Asking the top speed of the world’s first Arab supercar is beside the point. The 0-60 times, or horsepower, too. Those numbers won’t matter by the time you notice the seats are stitched with gold thread and headlights are trimmed with diamonds.
When did the company think, “diamonds, what we need is headlights made of diamonds”?
Ralph R. Debbas, W Motors CEO, laughs: “Diamonds in the headlights are something we don’t need at all, actually. It was a true marketing gimmick that we integrated. But people talk about it.”
W Motors styles itself as the Arab world’s first supercar manufacturer, and has major plans to build its name in the oil-rich Middle East, which has so far lacked a credible motor industry.
Its first creation is the ferociously styled $3.4 million Lykan Hypersport, built to attract attention and invite Instagram photos — “in a crazy way, in a disruptive way” — in a market already crowded with ultra-exclusive autos.
The Hypersport ticks each of the hypercar performance boxes. If you must ask, it has a 3.7-litre 780bhp, twin-turbo flat-six which can go from 0-100 km/h in 2.8 seconds (faster than the power-focused Lamborghini Aventador) and reach a top speed of 395 km/h.
But Debbas knows better than anyone that buyers chasing the top hypercar specs (and have a few million to spare), are already spoilt by the likes of the face-peeling Pagani Huayra, Koenigsegg Agera, or Bugatti Veyron Super Sport.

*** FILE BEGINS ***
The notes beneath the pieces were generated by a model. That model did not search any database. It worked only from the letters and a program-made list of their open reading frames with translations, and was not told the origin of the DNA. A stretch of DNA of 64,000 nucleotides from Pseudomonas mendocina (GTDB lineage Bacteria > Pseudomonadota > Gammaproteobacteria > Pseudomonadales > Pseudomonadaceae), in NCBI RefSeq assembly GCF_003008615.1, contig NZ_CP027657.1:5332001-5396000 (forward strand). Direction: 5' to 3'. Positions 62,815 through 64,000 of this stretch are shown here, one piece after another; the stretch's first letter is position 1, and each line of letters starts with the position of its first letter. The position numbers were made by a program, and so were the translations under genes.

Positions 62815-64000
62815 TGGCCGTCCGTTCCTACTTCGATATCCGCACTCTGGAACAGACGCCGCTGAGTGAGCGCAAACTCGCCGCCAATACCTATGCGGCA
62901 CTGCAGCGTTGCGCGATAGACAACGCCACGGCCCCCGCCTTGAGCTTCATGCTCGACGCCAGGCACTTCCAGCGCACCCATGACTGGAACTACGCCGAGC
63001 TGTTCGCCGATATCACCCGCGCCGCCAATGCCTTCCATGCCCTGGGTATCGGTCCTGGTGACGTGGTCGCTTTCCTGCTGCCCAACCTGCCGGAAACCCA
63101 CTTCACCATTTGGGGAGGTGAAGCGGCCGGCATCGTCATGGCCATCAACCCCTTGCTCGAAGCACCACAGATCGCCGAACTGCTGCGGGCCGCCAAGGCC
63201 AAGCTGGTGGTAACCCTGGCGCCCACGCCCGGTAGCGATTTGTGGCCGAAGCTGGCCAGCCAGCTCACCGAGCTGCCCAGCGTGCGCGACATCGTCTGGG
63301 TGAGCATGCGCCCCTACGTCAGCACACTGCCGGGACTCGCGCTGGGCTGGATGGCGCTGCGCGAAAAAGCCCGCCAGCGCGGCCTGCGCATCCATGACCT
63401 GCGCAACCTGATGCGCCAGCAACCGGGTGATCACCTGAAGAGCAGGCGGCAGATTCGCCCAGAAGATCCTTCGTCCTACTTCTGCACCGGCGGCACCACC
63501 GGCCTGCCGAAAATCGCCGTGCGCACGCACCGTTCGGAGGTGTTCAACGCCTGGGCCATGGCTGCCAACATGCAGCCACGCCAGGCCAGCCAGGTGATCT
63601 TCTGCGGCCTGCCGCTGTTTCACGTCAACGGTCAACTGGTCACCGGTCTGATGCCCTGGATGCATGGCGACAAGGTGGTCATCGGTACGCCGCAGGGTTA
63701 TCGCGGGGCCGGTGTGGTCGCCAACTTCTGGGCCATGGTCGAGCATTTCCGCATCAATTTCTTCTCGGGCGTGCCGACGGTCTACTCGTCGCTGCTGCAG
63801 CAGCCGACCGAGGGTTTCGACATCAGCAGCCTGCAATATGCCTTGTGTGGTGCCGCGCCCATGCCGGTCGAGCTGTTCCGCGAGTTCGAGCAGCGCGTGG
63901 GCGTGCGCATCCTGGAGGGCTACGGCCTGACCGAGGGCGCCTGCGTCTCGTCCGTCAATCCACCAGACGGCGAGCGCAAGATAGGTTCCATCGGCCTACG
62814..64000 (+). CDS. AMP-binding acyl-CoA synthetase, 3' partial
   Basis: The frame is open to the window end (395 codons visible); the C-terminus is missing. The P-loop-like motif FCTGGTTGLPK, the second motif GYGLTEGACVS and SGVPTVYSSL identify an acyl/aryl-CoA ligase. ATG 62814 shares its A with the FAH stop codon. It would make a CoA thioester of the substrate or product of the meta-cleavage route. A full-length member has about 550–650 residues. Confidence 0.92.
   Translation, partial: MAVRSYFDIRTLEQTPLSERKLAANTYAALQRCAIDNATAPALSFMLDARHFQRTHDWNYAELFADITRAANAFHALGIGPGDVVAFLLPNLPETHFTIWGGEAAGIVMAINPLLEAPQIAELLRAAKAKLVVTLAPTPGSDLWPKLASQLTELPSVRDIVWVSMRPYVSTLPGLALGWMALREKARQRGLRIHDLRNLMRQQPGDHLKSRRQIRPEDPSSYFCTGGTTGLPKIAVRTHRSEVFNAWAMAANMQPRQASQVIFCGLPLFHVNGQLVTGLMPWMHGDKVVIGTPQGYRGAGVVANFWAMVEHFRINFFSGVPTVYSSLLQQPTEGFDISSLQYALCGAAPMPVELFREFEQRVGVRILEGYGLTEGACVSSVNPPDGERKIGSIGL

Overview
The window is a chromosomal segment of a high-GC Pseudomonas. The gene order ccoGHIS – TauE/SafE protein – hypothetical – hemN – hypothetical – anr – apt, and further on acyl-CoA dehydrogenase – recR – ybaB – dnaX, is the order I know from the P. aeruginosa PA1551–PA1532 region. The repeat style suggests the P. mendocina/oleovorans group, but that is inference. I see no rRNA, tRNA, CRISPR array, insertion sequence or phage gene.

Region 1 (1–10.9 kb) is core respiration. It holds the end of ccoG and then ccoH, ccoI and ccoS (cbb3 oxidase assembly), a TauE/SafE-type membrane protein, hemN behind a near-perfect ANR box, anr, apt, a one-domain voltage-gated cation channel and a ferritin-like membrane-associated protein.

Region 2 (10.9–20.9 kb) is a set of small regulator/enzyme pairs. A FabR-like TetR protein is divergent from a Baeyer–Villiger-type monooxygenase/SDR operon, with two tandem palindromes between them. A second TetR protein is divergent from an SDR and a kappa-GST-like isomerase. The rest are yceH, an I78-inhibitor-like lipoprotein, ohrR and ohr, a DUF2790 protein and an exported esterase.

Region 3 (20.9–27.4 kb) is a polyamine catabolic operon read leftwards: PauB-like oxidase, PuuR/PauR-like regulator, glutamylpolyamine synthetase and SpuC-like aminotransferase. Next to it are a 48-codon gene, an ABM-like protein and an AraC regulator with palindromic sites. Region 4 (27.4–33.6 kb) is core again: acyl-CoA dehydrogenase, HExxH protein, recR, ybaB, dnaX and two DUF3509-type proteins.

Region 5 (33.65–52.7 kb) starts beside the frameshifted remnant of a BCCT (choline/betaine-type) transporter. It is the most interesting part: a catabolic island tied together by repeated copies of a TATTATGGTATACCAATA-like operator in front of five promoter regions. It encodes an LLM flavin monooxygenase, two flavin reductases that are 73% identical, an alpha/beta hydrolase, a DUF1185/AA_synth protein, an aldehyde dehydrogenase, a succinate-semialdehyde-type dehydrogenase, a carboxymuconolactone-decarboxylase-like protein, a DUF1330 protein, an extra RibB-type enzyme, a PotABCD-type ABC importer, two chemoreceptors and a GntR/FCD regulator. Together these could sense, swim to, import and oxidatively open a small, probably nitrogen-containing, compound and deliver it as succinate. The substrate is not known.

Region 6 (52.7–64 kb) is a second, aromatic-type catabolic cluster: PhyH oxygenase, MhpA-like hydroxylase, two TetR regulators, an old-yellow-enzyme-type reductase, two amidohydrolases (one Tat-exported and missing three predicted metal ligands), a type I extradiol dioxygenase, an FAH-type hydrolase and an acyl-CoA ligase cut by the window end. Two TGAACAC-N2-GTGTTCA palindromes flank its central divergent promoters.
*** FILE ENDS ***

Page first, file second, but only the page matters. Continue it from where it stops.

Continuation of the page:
That’s not the point, he insists: “My client already has a Pagani or a Koenniggseg, and he wants something different.”
“When you get into something like this hypercar, it’s really about a luxury lifestyle,” explains Stephanie Brinley, senior analyst at industry experts IHS Automotive. “It’s something that somebody would buy in place of yet another house somewhere, and it’s a whole other stratosphere than typical transportation.”
For W Motors, the car itself is just part of the package. Buyers also get a global servicing system, where the press of a button in-car summons a technical advisor to come to their aid, explains Debbas. And if needed “flying doctors” — a team of W Motors-trained engineers — will fly to wherever you are in the world.
Source: CNN Style